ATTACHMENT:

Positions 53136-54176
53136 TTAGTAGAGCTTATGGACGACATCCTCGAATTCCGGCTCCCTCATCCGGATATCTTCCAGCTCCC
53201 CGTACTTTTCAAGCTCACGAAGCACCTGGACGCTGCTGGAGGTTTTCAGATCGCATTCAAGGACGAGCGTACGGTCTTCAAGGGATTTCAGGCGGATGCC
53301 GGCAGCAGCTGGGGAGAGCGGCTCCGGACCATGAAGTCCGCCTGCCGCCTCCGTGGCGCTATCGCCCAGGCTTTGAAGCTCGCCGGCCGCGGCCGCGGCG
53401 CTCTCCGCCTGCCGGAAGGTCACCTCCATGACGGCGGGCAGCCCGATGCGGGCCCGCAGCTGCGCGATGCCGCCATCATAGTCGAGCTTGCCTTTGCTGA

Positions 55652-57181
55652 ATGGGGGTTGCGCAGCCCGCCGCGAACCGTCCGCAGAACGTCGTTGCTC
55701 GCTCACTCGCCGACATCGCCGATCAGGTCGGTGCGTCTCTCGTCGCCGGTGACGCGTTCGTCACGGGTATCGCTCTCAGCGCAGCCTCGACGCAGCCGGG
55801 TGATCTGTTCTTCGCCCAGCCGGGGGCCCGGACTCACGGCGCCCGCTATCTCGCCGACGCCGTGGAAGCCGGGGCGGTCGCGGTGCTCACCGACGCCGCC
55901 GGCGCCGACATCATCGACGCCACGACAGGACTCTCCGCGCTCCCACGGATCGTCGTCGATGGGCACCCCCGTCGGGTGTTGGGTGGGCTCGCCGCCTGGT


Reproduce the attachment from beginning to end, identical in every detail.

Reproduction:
Positions 53136-54176
53136 TTAGTAGAGCTTATGGACGACATCCTCGAATTCCGGCTCCCTCATCCGGATATCTTCCAGCTCCC
53201 CGTACTTTTCAAGCTCACGAAGCACCTGGACGCTGCTGGAGGTTTTCAGATCGCATTCAAGGACGAGCGTACGGTCTTCAAGGGATTTCAGGCGGATGCC
53301 GGCAGCAGCTGGGGAGAGCGGCTCCGGACCATGAAGTCCGCCTGCCGCCTCCGTGGCGCTATCGCCCAGGCTTTGAAGCTCGCCGGCCGCGGCCGCGGCG
53401 CTCTCCGCCTGCCGGAAGGTCACCTCCATGACGGCGGGCAGCCCGATGCGGGCCCGCAGCTGCGCGATGCCGCCATCATAGTCGAGCTTGCCTTTGCTGA

Positions 55652-57181
55652 ATGGGGGTTGCGCAGCCCGCCGCGAACCGTCCGCAGAACGTCGTTGCTC
55701 GCTCACTCGCCGACATCGCCGATCAGGTCGGTGCGTCTCTCGTCGCCGGTGACGCGTTCGTCACGGGTATCGCTCTCAGCGCAGCCTCGACGCAGCCGGG
55801 TGATCTGTTCTTCGCCCAGCCGGGGGCCCGGACTCACGGCGCCCGCTATCTCGCCGACGCCGTGGAAGCCGGGGCGGTCGCGGTGCTCACCGACGCCGCC
55901 GGCGCCGACATCATCGACGCCACGACAGGACTCTCCGCGCTCCCACGGATCGTCGTCGATGGGCACCCCCGTCGGGTGTTGGGTGGGCTCGCCGCCTGGT